Picture Book – The Thing About Bees: A Love Letter by Shabazz Larkin

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Larkin, Shabazz. The Thing About Bees: A Love Letter. San Francisco: Readers to Eaters, 2019. (Publisher Link)

A father pens a love letter, a love letter for bees, a love letter to his sons. The Thing About Bees is a beautiful ode to bees and summertime, a love letter to the wildness of childhood. With vibrant, rhyming language, the author – who admits to having a fear of bees himself – tells his kids, and all young readers, why we need bees. Without bees there’s no more “avocados for tacos,” or “picnics with watermelon.” The bees and kids, in fact, are not unalike, buzzing, stinging, filling us with fear, but also bringing so much joy. The illustrations are stark and vibrant. Informational content about different types of bees (the kind vs. the kinda menacing) and their place in the circle of life (a guide on pollination) is included in the end pages. So much depends on the bees, on the nurturing love conveyed in this perfect book. I love that it persuades children to face their fears by addressing something so commonly misunderstood – and feared – in nature. I love to use in the classroom and to ask students to write their own love letters to something or someone in nature.

Evaluation, updated 6 June 2021: This book is a work of art. The text is short and lilting, allowing the child time to focus much of their attention on the beautiful visuals. The illustrations are impressionistic snapshots of the two boys and their father, as they point and gawk at bees. The bees flit around the pages with looping tails of flight, that transform into doodles on the pages where the text is on the adjacent page to the illustrations. The colors of the illustrations and the pages themselves are soft, warm pastels, inviting the reader into a place of comfort, where they are safe from fear. A couple of the pages are more abstract, with the children painted as bees, as wearing bee costumes against a large yellow flower center that gradates from white to black. As for the text itself, there is rhythm and rhyme. Much of this lyrical ode to bees, and children, is written as rhyming couplets, with references to those things that are so much of a child’s experiences of the world as they are young, food and fears. The author speaks directly to the child listening and invites them in with a voice that is kind and playful. At it’s essence, this picture book is meant to be, as Horning wrote, enjoyed “as a shared experience between a fluent reader and a prereader” (87).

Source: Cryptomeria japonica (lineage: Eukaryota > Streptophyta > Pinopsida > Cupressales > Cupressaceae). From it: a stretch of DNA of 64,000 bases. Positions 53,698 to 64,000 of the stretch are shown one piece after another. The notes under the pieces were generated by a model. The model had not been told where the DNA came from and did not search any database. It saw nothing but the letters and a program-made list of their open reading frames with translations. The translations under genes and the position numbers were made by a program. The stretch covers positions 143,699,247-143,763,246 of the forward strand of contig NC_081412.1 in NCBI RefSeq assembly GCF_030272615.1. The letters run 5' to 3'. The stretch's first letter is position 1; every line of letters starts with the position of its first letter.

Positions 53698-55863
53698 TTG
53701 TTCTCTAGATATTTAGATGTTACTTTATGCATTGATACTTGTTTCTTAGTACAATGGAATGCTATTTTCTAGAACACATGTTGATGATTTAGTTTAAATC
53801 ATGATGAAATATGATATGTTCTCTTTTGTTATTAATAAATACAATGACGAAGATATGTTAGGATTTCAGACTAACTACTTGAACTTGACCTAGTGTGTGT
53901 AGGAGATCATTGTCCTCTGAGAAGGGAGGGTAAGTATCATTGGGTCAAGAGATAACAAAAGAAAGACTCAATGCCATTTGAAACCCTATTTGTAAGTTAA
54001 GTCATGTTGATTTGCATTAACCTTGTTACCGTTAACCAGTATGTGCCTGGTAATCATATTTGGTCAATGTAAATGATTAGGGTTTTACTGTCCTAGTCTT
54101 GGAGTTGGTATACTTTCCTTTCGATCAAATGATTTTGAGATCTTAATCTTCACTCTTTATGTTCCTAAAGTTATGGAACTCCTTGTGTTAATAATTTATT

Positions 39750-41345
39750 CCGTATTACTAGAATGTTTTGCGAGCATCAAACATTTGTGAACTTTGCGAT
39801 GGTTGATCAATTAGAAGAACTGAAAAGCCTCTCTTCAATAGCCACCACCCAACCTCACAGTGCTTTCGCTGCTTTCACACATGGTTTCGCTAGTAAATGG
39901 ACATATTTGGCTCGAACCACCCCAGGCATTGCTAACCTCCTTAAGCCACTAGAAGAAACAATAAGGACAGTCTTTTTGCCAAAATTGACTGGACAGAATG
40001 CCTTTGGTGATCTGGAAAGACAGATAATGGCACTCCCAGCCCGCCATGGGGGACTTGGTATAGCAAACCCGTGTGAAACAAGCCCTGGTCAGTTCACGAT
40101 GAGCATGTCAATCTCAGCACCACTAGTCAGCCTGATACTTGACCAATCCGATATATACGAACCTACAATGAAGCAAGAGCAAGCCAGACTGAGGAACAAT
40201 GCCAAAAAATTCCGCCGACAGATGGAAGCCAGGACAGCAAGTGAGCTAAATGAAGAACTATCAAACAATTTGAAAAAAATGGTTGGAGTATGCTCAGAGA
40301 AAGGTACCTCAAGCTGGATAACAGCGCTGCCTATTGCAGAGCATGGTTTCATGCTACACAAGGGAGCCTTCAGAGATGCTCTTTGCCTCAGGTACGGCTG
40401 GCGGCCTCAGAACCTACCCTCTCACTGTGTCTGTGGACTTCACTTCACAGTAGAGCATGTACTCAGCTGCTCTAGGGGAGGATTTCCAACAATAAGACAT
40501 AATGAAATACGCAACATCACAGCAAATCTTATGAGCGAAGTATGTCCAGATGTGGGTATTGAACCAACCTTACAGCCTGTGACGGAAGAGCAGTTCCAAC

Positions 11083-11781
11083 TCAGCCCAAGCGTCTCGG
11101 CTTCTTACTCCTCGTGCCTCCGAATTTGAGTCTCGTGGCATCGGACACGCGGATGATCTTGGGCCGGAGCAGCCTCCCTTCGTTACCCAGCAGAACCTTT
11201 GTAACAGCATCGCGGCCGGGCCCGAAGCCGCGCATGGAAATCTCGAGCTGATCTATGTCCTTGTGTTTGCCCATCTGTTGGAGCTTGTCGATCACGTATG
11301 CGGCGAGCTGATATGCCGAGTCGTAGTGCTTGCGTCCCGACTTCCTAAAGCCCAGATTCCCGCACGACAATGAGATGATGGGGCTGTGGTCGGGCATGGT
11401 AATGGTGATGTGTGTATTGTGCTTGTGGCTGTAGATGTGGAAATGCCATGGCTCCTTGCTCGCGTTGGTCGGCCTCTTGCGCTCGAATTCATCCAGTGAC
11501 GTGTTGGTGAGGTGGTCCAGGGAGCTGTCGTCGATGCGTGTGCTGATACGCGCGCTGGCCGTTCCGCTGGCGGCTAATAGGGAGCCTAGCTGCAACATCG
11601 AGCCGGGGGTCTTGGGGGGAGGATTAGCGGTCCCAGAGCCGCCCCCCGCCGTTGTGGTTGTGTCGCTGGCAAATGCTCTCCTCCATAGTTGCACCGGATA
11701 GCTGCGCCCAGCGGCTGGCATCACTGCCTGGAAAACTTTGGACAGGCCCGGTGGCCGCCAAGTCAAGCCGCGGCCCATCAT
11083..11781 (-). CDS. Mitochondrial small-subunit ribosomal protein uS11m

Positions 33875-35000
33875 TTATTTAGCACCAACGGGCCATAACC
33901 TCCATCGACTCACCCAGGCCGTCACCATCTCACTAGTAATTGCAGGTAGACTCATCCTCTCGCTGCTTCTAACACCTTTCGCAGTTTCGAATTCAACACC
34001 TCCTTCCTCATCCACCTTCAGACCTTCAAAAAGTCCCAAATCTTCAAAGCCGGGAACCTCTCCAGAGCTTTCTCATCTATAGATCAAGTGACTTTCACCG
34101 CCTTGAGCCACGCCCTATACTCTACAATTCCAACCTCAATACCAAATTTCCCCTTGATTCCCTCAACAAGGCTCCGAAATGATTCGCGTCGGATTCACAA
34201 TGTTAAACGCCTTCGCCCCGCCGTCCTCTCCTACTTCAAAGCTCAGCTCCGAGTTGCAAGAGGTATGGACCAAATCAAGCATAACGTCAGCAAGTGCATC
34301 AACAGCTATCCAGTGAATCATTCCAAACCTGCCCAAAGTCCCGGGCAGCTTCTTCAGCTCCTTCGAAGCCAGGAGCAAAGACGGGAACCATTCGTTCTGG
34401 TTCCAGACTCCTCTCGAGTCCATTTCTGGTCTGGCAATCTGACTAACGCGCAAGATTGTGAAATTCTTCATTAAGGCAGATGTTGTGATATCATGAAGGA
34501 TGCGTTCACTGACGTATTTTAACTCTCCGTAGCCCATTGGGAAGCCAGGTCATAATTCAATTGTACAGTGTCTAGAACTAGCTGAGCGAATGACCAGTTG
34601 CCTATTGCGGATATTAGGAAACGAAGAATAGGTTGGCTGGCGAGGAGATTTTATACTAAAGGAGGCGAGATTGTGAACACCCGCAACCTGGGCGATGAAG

Check out the book trailer from author Shabazz Larkin:

Horning, Kathleen. From Cover to Cover: Evaluating and Reviewing Children’s Books. CollinHorning, K.T. (2010). From cover to cover: Evaluating and reviewing children’s books. New York, NY: HarperCollins.

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